Owning a horse is a life-long dream for many. Horses are wonderful companions and form strong bonds with their caretakers. They’re a source of exercise, whether you want to ride your horse or just work with them on the ground. They also can be a foundation for family bonding and teach younger family members responsibility. Here are 10 tips to know if you are considering horse ownership.
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Type of Horse
There are many different types of horses used for a multitude of activities or disciplines. Familiarize yourself with different horse breeds. A healthy horse can carry 20% of its weight (rider and tack), so it is important to consider size if you want a riding horse. Past training and current ability figure extensively into a horse’s price. It’s important to rank a horse’s safety and experience highly for any prospective owner, especially a first-time buyer.
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Where to Keep Your Horse
A horse owner may either keep their horse at their home or pay to board it elsewhere. At minimum, a horse needs an area cleared of debris for exercise, a covered shelter, access to clean, fresh water, and good-quality grass or hay.
Even if a home has enough land to keep a horse, it requires a lot of work to keep the area clean and your horse fed and watered. The price to board a horse depends on the area that your horse is kept in as well as where you live geographically. The amount of care the facility provides will also influence cost. Full-service barns provide daily feeding and stall cleaning but cost more than barns where owners are responsible for these tasks.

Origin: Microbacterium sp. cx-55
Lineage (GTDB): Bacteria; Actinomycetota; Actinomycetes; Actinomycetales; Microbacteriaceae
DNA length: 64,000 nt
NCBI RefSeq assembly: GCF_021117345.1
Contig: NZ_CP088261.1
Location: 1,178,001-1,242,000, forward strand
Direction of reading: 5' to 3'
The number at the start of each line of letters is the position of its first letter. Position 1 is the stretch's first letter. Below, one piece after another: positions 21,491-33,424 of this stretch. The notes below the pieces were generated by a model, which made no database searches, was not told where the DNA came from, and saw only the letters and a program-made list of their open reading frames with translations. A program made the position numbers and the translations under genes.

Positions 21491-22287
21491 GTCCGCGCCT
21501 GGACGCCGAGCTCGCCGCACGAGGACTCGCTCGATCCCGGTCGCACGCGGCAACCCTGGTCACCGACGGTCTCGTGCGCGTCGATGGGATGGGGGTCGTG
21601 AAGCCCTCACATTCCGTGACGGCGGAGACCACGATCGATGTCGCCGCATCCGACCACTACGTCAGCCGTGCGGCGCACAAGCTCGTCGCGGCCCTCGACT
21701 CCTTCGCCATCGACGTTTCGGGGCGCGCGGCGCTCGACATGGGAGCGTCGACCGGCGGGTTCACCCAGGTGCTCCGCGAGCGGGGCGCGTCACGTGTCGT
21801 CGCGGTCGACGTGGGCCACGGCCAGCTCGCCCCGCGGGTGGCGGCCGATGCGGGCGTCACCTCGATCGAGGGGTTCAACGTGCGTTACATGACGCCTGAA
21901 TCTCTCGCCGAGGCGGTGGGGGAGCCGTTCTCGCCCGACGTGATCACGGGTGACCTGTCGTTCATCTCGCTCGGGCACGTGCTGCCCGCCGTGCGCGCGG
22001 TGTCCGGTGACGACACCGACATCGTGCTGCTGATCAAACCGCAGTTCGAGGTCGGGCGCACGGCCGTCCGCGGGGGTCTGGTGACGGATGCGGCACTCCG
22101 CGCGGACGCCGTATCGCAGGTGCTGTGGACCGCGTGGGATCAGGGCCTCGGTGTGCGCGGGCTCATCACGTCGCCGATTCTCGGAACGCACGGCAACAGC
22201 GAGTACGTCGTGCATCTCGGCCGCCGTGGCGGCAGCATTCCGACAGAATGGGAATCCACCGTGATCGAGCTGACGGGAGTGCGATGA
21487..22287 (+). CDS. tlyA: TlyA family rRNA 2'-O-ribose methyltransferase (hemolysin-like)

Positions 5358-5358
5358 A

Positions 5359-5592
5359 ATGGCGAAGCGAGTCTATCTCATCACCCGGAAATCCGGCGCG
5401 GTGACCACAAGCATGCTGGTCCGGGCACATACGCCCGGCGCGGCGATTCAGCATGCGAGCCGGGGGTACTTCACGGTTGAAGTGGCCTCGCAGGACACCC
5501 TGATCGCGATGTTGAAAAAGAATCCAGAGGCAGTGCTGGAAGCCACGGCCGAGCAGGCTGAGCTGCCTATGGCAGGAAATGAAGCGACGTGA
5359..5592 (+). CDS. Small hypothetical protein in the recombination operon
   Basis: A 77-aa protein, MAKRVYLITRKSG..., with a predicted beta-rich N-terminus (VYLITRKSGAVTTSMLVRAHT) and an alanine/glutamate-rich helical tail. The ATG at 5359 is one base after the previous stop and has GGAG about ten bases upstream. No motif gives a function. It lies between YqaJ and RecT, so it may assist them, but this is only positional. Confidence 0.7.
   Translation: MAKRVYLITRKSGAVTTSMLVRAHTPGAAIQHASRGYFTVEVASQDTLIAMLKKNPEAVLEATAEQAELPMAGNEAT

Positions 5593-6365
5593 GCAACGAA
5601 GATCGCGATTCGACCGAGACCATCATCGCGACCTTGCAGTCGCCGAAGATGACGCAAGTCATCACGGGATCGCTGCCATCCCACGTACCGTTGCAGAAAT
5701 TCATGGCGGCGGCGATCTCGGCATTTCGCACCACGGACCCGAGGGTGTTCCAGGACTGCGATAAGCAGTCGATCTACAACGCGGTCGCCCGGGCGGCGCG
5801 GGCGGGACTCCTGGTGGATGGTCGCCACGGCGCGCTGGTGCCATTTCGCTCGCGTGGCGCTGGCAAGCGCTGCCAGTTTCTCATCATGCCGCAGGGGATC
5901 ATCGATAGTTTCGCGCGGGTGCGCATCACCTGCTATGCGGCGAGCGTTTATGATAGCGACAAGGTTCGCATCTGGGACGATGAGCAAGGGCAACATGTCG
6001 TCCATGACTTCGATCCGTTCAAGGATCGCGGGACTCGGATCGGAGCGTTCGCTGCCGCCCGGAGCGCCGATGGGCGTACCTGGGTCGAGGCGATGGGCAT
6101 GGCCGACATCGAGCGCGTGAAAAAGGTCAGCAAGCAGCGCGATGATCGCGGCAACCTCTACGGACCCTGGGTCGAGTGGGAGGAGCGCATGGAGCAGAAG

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Horses need to live in a clean area. If they are in a stall, the stall should be cleaned at least once daily (preferably twice) of any manure or wet spots from urine. Horses can doze standing up, but they lay down for deep sleep. Bedding materials such as straw or shavings soak up urine and provide a good sleeping area. Corn cobs and black walnut shavings are dangerous bedding materials and should be avoided.
If horses don’t have a lot of turnout (access to a drylot or pasture to play) then enrichment materials can help stave off boredom. Horses are happy in turnout especially with socialization, but it is important to integrate new members of the herd slowly and judiciously, as injuries may occur as the pecking order is determined.
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The main part of a horse’s diet is called roughage and is in the form of pasture or hay. Horses require an average of 1-2% of their bodyweight of hay daily to maintain their body weight. Small, frequent meals may protect them from gastrointestinal upset or colic.
Most pastures do not supply enough year-round to feed a horse, so high-quality hay is usually necessary. If available, pasture should be evaluated to ensure it is free of toxic plants. Also, some horses get overweight and are prone to diseases such as founder on rich pasture, so consult with your veterinarian on diet.